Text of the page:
Haydn is revered in part because he creates such beauty with such a concise musical palette, and because his rhythms and harmonies take unexpected and often puckish left turns. Keep an ear out for these moments (pro-tip: there’s a particularly good one about a minute into the fourth-movement fugue). Also, because you have the great good fortune of listening to one of the finest quartets around, notice when the group sounds big — not loud, but immense — as this is only possible through the expert tuning of the players, when all those sound waves are spinning around the room, uninhibited by even the slightest misalignment.
Another…ahem…thrilling aspect of quartet life comes with persuading traditional presenters to program anything other than Haydn/Mozart/ Beethoven/etc. “We don’t program new music,” I was reprimanded by a presenter just last month when I pitched a program including Schoenberg’s String Quartet No. 3 and Ruth Crawford Seeger’s String Quartet, both of which are…wait for it…OVER 80 YEARS OLD.
Thankfully you are in the good (and creatively minded) hands of UMS, though, and I’m so envious that you get to experience Hans Abrahamsen’s String Quartet No. 1, “Ten Preludes.”
These “short stories” for string quartet have more in common with Haydn than it may appear at first listen. Consider how transparent the writing is here, between the moments of fantastic dramatic chaos. I’m particularly fond of the Danish Quartet’s interpretation of these pithy little movements. There is a lustiness to their playing that, just like one of George Saunders’s mind-bending short stories, actualizes a fully formed and multi-hued world in a just a few brief minutes.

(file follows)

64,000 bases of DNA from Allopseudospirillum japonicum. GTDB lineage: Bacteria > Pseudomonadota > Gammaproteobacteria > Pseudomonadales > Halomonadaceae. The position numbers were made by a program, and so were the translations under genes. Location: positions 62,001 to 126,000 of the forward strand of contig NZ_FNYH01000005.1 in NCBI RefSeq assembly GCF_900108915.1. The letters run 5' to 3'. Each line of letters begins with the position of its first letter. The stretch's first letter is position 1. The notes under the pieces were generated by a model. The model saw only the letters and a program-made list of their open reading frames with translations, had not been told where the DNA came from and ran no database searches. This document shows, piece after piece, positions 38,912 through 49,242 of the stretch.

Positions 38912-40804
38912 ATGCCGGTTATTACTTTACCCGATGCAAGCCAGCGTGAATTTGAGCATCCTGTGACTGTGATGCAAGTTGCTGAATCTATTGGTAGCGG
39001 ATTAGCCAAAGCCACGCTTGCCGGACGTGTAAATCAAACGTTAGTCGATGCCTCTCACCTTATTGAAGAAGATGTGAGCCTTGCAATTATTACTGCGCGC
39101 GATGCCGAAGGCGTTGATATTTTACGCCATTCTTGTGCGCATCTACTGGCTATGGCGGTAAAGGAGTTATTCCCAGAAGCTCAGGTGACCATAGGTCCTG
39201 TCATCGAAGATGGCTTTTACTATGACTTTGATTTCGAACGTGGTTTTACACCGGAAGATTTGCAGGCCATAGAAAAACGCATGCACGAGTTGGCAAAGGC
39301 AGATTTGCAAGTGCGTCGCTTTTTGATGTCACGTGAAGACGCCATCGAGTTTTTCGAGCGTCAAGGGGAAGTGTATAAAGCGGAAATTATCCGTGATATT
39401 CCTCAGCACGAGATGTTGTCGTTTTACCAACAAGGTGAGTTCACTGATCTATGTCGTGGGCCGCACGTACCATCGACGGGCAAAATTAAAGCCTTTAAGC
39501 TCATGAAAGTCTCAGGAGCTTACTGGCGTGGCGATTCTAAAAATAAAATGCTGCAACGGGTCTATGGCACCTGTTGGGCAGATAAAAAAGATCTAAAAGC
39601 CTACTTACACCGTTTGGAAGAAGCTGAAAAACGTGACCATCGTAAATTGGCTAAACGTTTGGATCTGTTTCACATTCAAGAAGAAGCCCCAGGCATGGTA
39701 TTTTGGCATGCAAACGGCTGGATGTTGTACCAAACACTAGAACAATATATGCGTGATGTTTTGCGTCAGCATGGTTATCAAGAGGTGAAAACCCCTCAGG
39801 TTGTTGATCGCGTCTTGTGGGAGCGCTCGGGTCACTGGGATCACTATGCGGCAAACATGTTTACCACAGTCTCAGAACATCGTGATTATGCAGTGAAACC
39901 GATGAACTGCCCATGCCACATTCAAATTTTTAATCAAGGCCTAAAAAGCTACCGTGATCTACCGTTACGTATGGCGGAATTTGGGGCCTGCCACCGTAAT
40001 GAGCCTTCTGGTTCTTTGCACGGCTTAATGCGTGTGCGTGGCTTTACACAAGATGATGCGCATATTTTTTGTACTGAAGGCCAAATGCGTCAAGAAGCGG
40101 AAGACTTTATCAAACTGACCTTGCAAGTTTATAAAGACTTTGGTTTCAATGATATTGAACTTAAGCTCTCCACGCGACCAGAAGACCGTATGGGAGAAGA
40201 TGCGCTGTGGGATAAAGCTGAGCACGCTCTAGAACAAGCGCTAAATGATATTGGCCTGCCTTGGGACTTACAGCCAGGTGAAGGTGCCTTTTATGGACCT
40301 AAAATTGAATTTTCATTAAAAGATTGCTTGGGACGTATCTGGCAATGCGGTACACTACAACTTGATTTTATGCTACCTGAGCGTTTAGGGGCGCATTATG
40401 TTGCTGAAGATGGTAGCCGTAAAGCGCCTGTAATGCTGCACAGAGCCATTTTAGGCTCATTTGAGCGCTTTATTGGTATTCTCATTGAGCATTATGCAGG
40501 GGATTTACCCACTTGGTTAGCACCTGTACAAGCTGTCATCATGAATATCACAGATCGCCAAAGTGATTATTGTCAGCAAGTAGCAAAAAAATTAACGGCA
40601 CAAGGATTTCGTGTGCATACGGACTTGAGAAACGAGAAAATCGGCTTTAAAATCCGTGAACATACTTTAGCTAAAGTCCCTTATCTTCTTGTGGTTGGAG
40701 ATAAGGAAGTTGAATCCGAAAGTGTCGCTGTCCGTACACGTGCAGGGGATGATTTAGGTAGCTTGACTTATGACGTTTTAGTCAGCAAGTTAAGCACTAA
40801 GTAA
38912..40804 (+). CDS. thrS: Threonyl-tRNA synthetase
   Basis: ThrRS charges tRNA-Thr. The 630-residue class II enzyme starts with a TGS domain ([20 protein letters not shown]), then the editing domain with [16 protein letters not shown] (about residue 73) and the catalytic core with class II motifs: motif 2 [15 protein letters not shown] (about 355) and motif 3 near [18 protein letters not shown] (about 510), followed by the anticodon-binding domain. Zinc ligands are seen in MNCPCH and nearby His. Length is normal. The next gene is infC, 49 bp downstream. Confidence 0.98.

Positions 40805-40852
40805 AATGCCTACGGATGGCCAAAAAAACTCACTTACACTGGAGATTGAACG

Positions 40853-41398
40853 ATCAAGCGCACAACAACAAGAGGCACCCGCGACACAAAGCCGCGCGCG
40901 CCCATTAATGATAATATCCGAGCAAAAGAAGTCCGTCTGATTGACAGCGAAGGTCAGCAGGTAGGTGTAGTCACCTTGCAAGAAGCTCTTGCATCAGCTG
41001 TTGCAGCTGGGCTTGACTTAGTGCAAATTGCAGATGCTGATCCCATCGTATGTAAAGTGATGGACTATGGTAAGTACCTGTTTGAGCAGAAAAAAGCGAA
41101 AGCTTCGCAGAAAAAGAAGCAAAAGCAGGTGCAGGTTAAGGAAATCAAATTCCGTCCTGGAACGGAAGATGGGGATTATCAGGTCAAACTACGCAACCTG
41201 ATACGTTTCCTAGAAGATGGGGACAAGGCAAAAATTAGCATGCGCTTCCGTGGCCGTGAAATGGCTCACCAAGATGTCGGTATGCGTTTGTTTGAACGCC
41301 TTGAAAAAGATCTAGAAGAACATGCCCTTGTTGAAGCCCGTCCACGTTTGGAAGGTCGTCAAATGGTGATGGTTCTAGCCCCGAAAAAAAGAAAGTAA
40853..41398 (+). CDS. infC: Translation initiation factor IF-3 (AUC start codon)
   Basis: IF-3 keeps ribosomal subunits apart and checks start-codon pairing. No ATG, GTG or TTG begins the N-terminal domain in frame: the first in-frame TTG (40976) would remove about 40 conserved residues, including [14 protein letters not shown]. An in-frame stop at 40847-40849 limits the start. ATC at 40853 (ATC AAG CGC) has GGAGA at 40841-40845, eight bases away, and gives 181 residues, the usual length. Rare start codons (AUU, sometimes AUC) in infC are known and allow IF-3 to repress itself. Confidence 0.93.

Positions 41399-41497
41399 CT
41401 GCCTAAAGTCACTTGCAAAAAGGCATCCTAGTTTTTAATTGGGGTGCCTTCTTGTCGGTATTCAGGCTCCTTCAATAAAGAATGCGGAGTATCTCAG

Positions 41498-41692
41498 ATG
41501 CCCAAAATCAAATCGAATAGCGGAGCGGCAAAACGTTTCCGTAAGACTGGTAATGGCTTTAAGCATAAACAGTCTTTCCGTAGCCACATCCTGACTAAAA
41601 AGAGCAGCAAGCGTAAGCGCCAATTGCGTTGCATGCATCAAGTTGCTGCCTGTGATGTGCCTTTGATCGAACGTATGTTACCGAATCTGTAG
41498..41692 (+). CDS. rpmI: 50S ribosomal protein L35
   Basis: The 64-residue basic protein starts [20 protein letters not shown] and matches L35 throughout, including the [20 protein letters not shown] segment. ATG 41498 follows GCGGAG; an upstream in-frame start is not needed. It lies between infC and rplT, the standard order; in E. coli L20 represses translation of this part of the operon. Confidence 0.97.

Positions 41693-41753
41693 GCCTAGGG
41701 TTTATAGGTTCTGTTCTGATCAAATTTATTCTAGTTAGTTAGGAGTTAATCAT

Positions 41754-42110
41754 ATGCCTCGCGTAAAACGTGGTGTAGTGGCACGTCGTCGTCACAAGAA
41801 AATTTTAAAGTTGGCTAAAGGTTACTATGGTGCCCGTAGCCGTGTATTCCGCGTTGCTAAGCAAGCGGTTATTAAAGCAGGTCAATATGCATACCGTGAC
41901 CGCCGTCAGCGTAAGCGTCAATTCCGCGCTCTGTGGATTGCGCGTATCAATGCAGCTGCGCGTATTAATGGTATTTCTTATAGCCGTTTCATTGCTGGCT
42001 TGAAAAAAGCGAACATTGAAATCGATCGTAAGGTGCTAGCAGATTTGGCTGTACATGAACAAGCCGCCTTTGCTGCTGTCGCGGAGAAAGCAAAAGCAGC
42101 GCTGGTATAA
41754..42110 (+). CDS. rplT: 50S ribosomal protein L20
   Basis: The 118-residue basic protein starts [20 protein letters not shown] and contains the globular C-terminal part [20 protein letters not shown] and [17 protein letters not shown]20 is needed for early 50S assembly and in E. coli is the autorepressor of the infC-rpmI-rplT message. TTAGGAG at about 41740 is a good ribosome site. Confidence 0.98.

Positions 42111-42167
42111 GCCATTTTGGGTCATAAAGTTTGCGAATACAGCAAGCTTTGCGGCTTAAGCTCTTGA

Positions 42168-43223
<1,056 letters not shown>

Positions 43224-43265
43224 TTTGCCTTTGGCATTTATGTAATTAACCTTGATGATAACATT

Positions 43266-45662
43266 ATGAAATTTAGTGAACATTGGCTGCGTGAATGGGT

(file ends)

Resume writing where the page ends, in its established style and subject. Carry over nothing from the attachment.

Now, on to Beethoven. I have yet to interview a quartet member that doesn’t all but genuflect when the quartets of Ludwig van are mentioned. But why? It may be generally agreed upon that he was a genius, but again, why? In the case of his string quartets, I believe it comes down to the way Beethoven merges the transparency (there’s that word again) of Haydn with an altogether cutting-edge approach to string writing. Haydn and Mozart considered the ease of playability in their music, but Beethoven wasn’t about to be boxed in by such silly constraints. “Beethoven doesn’t give a …” is a common refrain in my quartet when we encounter a particularly gnarly passage that has the fingers in knots, or asks for total seamlessness while treacherously skipping between strings in a lyrical moment.
This brings us to our final bit of insider knowledge about string quartet life: The Specter of History. In our field, thar be giants: Amadeus Quartet, Guarneri Quartet, Cleveland Quartet, and Alban Berg Quartet, just to name a few. And they’ve all performed or recorded a piece like Op. 135 hundreds of times between them. So why does the world need to hear yet another quartet interpret these mystical pieces? This is a complicated question, but the simple answer is that each ensemble can’t help but insert themselves into a historic work. My favorite recording of this piece features the Alban Berg Quartet, but even if the Danish gents were to copy the German quartet’s every musical choice, it would still sound like the Danish Quartet.
This is a profoundly good argument for why we pay a babysitter, or cough up the cash for a season subscription, to hear music that’s been around for decades — or even centuries. In this Beethoven, pay close attention to the third-movement “Lento assai, cantate e tranquillo.” This is the movement that, for me, offers a quartet the most room to put their stamp on the piece, with its hymn-like, heart-tugging harmonies that seem to change shape right before our ears. The version you hear today is the only one of its kind. The same Danish Quartet will sound distinctly different when they play Kaufmann Hall in New York two days from now.
Let me leave you with a friendly suggestion. If you queue up for an autograph or selfie with the Quartet after the show, bypass the questions they will have fielded at every stop on this tour: “Where are you going next?” or “What violin do you play on?” Instead, blow their collective minds with something like, “What was your takeaway moment from tonight’s concert?” or “What do you love about playing the Abrahamsen?” Then, look for that twinkle of gratitude in their eyes.